The ‘protection’ needed was an Admiralty certificate of exemption for the crew from the attentions of the government press gang. Ambrose Galloway’s Lewes wharf was immediately downstream of the bridge, opposite Bear Yard. John Fuller had written to him the previous day, promising to ask for the protection, though without much hope of success. The merchant Ambrose Galloway was a leading Lewes Quaker but does not seem to have had scruples about his role in the arms trade.

Sources: David Crossley & Richard Saville (eds), ‘The Fuller Letters, 1728-1753’, Sussex Record Society vol.76 (1991), letters 134 & 135.


  1. Agricultural Society Awards

The 27 October 1797 edition of Saunder’s News-Letter carried an account of the list of awards made by the local Agricultural Society to labourers in the Lewes area. Mary Harman of Southover won the top award of 4 guineas for the wives or widows of labourers who had spent the greatest number of days in the year ending 2 October 1797 engaged in day work in the fields. Her total was 160 days. Lewes women also won the two top awards for the greatest length of service in the same household while maintaining a good character. Hannah Davey, who had spent 51 years in the service of Mr Weller of Lewes was awarded 4 guineas, while Margaret Randall, who had spent a mere 42 years as servant to Mr Rogers of Southover, had to be content with two guineas.


  1. The old burial mound at St John-sub-Castro

Stuart Billington’s new guidebook to St John-sub-Castro, one of the three Trinity churches in Lewes, records that there used to be two ancient mounds in the old churchyard. The smaller of the two was taken down in 1779 when Rev Peter Guerin Crofts the elder was rector, and its materials were used to raise the floor levels of the old Saxon church and to fill in the depression where its chancel, demolished in 1587, had been. The larger mound occupied the space where the present 1839 church, built by Peter Guerin Crofts the younger stands, so it had to be removed before building could start.

The 25 May 1839 Sussex Agricultural Express carries a brief report of what was found.

“They came to large piles of chalk, so arranged as to afford spaces for a human skeleton each, which were protected by a wall of chalk and filled up with ditch clay: presently they came to what the workmen termed an ‘oven’, or a rude construction of a steined vault; and when they reached the centre of the crown of the Mount they exposed a circle of burnt earth, of two rods diameter, around the sides of which were a few burnt human bones, and a large quantity of boars’ and other animal bones, also burnt. On the east side an urn of baked clay was found, also a spearhead or iron weapon; showing that the Mount was an ancient British barrow, and that long before Christianity was introduced into England, St John’s church yard was a scite for Druidical sepulchres.”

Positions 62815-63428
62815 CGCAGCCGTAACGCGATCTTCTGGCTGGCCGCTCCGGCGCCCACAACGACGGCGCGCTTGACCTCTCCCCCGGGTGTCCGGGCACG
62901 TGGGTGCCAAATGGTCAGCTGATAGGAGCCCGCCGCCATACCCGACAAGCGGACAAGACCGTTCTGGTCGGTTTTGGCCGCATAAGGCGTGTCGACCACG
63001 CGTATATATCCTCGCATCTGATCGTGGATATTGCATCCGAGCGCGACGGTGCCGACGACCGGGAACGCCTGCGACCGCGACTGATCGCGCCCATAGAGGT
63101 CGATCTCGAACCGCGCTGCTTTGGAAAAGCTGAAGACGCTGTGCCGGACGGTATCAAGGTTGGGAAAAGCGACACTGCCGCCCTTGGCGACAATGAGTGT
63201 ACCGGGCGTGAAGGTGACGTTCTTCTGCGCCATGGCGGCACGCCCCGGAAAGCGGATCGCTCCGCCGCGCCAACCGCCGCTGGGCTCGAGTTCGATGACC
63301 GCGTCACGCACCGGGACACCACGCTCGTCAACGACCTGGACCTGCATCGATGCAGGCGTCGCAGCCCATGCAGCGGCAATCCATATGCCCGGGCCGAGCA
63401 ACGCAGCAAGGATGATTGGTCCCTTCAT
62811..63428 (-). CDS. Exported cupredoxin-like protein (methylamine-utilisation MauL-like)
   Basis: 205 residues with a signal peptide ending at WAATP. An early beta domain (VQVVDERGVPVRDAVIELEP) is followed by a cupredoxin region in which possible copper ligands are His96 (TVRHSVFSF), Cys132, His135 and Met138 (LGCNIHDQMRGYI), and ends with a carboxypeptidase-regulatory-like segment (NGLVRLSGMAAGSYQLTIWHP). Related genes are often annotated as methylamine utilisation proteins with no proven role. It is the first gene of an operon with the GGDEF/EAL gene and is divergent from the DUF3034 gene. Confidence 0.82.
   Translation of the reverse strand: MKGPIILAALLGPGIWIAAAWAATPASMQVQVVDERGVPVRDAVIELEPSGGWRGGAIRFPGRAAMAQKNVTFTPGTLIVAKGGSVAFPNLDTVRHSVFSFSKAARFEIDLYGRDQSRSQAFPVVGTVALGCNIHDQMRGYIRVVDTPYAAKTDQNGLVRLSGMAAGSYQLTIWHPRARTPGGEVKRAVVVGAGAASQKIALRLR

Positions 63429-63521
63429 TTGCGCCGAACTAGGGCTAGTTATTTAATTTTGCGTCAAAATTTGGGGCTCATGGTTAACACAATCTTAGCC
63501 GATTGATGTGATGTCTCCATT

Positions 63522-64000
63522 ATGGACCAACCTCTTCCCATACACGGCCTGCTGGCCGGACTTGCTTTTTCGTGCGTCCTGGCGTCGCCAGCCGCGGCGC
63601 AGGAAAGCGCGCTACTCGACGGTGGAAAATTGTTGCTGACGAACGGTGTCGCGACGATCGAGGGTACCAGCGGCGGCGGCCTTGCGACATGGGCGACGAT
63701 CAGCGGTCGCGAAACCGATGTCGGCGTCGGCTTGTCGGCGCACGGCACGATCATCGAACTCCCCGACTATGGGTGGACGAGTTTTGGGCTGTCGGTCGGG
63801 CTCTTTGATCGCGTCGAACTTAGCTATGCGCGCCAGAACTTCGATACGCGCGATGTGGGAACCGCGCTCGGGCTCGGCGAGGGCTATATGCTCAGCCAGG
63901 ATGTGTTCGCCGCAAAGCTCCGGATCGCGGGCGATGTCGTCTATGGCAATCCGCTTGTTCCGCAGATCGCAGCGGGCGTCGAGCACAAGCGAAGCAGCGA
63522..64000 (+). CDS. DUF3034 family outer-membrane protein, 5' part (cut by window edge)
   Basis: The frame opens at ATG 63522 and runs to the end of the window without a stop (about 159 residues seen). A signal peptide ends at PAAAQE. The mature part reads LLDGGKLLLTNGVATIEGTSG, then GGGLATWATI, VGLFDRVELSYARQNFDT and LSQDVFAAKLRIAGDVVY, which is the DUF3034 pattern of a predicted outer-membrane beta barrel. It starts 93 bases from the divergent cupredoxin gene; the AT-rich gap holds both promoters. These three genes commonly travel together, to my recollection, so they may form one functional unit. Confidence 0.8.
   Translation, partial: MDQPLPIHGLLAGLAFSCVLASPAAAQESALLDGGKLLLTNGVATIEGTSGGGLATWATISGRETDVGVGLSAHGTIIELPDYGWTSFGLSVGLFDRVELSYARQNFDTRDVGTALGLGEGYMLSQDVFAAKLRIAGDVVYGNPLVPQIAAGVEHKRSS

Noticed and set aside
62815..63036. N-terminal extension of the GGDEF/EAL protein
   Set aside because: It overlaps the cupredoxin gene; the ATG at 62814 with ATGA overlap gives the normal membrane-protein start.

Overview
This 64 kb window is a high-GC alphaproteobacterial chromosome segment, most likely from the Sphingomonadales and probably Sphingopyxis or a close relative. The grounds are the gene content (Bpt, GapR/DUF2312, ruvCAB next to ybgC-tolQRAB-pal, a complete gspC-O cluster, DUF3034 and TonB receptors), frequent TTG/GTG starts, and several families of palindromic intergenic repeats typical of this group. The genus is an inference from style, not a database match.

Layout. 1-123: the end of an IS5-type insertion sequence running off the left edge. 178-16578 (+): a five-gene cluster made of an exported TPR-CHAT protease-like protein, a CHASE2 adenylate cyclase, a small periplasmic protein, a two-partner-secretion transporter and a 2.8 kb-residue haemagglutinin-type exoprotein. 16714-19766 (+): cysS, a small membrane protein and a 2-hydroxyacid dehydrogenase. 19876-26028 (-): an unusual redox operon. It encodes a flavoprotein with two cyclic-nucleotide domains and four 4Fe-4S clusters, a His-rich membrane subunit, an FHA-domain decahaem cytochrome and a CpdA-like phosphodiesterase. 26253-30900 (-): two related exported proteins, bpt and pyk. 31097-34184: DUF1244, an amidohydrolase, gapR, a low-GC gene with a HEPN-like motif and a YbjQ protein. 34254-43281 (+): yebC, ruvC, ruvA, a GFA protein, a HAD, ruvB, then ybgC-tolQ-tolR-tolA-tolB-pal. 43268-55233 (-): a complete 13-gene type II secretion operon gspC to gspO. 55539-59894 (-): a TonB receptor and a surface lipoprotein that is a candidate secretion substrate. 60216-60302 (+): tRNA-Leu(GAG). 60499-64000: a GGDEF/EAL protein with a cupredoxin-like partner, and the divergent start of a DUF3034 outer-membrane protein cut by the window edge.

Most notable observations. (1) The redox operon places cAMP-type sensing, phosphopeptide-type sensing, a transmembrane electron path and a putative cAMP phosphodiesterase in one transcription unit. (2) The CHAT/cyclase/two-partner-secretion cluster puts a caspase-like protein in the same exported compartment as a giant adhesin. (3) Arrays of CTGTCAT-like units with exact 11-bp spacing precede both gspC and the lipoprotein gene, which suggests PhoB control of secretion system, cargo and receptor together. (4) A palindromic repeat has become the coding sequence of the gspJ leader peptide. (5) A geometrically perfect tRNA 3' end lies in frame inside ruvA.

Source: Stuart Billington, ‘A guide to the story of St John sub Castro’ (2019), p.16. Online version

St John-sub-Castro church, Lewes, before alterations of 1779, painting by James Lambert

This picture of St John-sub-Castro church, painted by James Lambert before the 1779 alterations, shows the remains of the old chancel, and the entrance porch at the west end of the nave.  In 1779 the entrance was moved to the tower. This picture is from the Sussex Archaeological Society collection, and was published in the December 2016 Sussex Past & Present, no.140, p.4.

St John-sub-Castro, Lewes, James Rouse

This later print of St John-sub-Castro is from James Rouse, ‘The Beauties and Antiquities of the County of Sussex’ (1825), and was offered for sale on ebay in November 2019. Part of the mound removed in 1839, when the old church was demolished and replaced, can be seen to the left.

Magnus memorial, St John-sub-Castro Church Lewes, AHC Corder postcard

This postcard by A.H.C. Corder of Brighton shows the Magnus memorial that originally stood in the chancel of the old church. After the chancel was demolished it was saved by John Rowe and others, and placed in the external wall of the nave. In 1839 it was transferred to the external wall of the new church.


  1. Captain Swing’s visit to Lewes

In early November 1830 the newspapers were busy reporting the October visit to Lewes paid by King William IV and his wife Queen Adelaide. Three weeks later they were full of altogether darker news, the spread from Kent across southern England of the Captain Swing riots. The fifteen years after Waterloo had been years of steadily increasing rural poverty, as the English agricultural economy struggled to compete with cheap food imports from Europe. A run of poor harvests due to bad weather did nothing to help. Farmers had prospered during the war but were no longer able to cover the rents demanded by the landlords (mostly still at wartime levels), the tithes they were obliged to pay the established church, the wages of their men and the costs of the parish-run social security system of the Old Poor Law.